Gold priced at US$8,000 sounds like something out of a children’s fable. When you consider that an ounce of gold fetches US$1,130 today, it’s not hard to see why. It seems a stretch to think that bullion could sell for seven times its current value anytime soon. And you’d imagine any such scenario would involve the end of the world too.
Believe it or not, this isn’t the stuff of fairy tales. It’s exactly where one economist believes things are heading. Willem Middlekoop sees gold at US$8,000 as not a likelihood, but a certainty.
Middlekoop is the author of the The Big Reset: The War on Gold and the Financial Endgame. He’s someone that speaks on the subject with an air of authority you’ll rarely come across. He predicted the 2002–2008 credit expansion experiment would result in a US housing collapse. Needless to say, he was right.
Now he says we’re staring at the end of the current global monetary system as we’ve come to know it. And, gold aside, what comes next could destroy everything in its wake.
What began in 2008, in the wake of the financial crisis, has morphed into something much worse. Instead of making banks accountable, policymakers did little to change the rules of the game. Instead of reining in credit, central banks went on another binge. Lo and behold, we find ourselves in the same place we were almost a decade ago.
Middlekoop doesn’t think the next crash will be as bad as the last one. He thinks it’ll be much worse. Gold prices rose by US$1,200 in the four years following 2007. Middlekoop says the fallout from the next disaster could make 2008 look like child’s play. And the beneficiary from this will be gold. He predicts bullion prices could skyrocket by 700% an ounce.
Whenever talk of global systemic change crops up, discussions over gold prices are never far behind. Gold has taken on this mantle as the antithesis of sorts to cheap credit. More and more people see it as a way of safeguarding their wealth. Especially so in an environment where currency stability is so flimsy.
That’s not to say a major financial disaster would bring back the gold standard. It wouldn’t, and that’s not the future we’re heading towards. There are many reasons for this, but it comes down to one principle. If something (like a gold standard) doesn’t work in the interests of central banks, then you can forget about it. Banks didn’t spend the 20th century destroying the gold standard to reinstate it again. That story is finished. So we look to the future.
Despite this, investors can take stock of the fact that gold never lose its inherent value. In fact, many gold investors pay little attention to prices. They feel vindicated when prices go up, but that’s not why they’re in gold. They’re in it for the safety and stability that gold provides to their wealth. And that’s an important point people often overlook.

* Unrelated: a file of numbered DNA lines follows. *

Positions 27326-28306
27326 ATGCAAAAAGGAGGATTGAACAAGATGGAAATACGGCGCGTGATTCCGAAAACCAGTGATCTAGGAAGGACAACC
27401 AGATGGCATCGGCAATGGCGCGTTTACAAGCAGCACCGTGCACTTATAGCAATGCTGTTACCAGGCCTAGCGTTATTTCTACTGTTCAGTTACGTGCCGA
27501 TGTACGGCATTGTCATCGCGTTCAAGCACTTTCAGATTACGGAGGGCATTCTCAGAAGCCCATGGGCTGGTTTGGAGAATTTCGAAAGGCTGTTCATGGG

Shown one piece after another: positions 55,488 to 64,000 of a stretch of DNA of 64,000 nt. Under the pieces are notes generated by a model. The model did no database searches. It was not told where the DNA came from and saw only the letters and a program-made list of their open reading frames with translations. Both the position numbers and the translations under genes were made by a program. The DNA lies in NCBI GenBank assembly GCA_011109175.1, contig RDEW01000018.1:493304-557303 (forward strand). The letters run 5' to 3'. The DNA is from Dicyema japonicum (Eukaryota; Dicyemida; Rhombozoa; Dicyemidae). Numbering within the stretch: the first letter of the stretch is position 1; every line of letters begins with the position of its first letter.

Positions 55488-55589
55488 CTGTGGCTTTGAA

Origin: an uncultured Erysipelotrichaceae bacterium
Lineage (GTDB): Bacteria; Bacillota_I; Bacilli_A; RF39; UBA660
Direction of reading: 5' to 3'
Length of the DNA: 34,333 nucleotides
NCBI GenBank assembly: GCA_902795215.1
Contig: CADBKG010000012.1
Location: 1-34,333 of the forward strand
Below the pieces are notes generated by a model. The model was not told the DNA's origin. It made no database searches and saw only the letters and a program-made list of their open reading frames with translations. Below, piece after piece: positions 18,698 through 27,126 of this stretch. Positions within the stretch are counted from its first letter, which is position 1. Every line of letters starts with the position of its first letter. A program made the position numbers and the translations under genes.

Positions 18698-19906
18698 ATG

The other side of the gold bug
For those glued to price movements, Middlekoop’s forecast might make your eyes bulge. Keep in mind we’re talking about US gold prices here. Were US gold to shoot up to US$8,000 an ounce, Aussie gold prices would rise well above $10,000.
But it’s not just gold investors that would benefit from gold at US$8,000. The interesting thing about all this is that central bankers would too. Here’s Middlekoop’s take on it, courtesy of an interview he gave recently (emphasis mine):
‘By revaluing gold to a much higher level, to over $8000 an ounce, central bankers solve quite a lot of problems.
‘We know Plan A — the current financial system – will end soon, we can’t go on this way… so we need a monetary reset…and a revaluation of gold has helped central bankers in the past, such as Roosevelt in the 1930s. It would help to restore the balance sheet of The Federal Reserve.
‘It always ends in inflation…certainly in 2016, we can expect more QE…and when that does not defeat deflation (driven by global over-indebtedness), further unorthodox measures will be taken (helicopter money)…and eventually a gold revaluation.’
You’d agree with Middlekoop that there’s something rotten with the current financial system. The world’s in a major slump, despite credit never being easier to come by. It’s getting to the point where the dam is building up, and the only real solution is to just let it break.
That central banks can benefit from all this goes to show that, while investors can lose their fortune, the house always wins.
It’s also a cautionary tale for anyone who thinks gold prices will never climb above US$1,800 again. If Middlekoop is right, that could change — and soon.
Junior Analyst, Markets and Money
PS: Gold bugs don’t pay much attention to bullion prices. It’s reassuring watching gold prices rise, but it’s not the reason most people own gold. What’s more important is that gold safeguards wealth. Prices become irrelevant, because gold never loses its value.
In a world filled with so much uncertainty, owning gold seems more necessary than ever before. While Australia weathered the 2008 GFC, we might not be so lucky this time around.
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